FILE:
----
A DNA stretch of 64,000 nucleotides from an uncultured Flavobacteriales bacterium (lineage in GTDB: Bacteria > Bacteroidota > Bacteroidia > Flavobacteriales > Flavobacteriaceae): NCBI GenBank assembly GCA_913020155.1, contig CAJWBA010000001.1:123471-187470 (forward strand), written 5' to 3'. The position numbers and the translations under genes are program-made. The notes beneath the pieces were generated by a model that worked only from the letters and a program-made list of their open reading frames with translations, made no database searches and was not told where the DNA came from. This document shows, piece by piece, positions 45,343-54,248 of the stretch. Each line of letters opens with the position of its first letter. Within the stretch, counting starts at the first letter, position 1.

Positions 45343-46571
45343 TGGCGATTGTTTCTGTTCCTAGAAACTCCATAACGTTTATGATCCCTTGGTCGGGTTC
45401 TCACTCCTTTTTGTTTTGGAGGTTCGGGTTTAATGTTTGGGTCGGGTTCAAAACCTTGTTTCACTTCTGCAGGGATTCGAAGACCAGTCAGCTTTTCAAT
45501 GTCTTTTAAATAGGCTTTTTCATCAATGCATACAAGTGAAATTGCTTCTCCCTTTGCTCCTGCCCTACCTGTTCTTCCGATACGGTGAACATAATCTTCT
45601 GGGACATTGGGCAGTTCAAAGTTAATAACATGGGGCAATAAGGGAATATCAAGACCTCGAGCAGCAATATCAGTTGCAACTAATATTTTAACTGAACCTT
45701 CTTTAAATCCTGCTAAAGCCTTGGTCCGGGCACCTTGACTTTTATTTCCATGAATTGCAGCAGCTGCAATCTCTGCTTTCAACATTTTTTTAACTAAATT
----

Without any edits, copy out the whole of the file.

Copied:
A DNA stretch of 64,000 nucleotides from an uncultured Flavobacteriales bacterium (lineage in GTDB: Bacteria > Bacteroidota > Bacteroidia > Flavobacteriales > Flavobacteriaceae): NCBI GenBank assembly GCA_913020155.1, contig CAJWBA010000001.1:123471-187470 (forward strand), written 5' to 3'. The position numbers and the translations under genes are program-made. The notes beneath the pieces were generated by a model that worked only from the letters and a program-made list of their open reading frames with translations, made no database searches and was not told where the DNA came from. This document shows, piece by piece, positions 45,343-54,248 of the stretch. Each line of letters opens with the position of its first letter. Within the stretch, counting starts at the first letter, position 1.

Positions 45343-46571
45343 TGGCGATTGTTTCTGTTCCTAGAAACTCCATAACGTTTATGATCCCTTGGTCGGGTTC
45401 TCACTCCTTTTTGTTTTGGAGGTTCGGGTTTAATGTTTGGGTCGGGTTCAAAACCTTGTTTCACTTCTGCAGGGATTCGAAGACCAGTCAGCTTTTCAAT
45501 GTCTTTTAAATAGGCTTTTTCATCAATGCATACAAGTGAAATTGCTTCTCCCTTTGCTCCTGCCCTACCTGTTCTTCCGATACGGTGAACATAATCTTCT
45601 GGGACATTGGGCAGTTCAAAGTTAATAACATGGGGCAATAAGGGAATATCAAGACCTCGAGCAGCAATATCAGTTGCAACTAATATTTTAACTGAACCTT
45701 CTTTAAATCCTGCTAAAGCCTTGGTCCGGGCACCTTGACTTTTATTTCCATGAATTGCAGCAGCTGCAATCTCTGCTTTCAACATTTTTTTAACTAAATT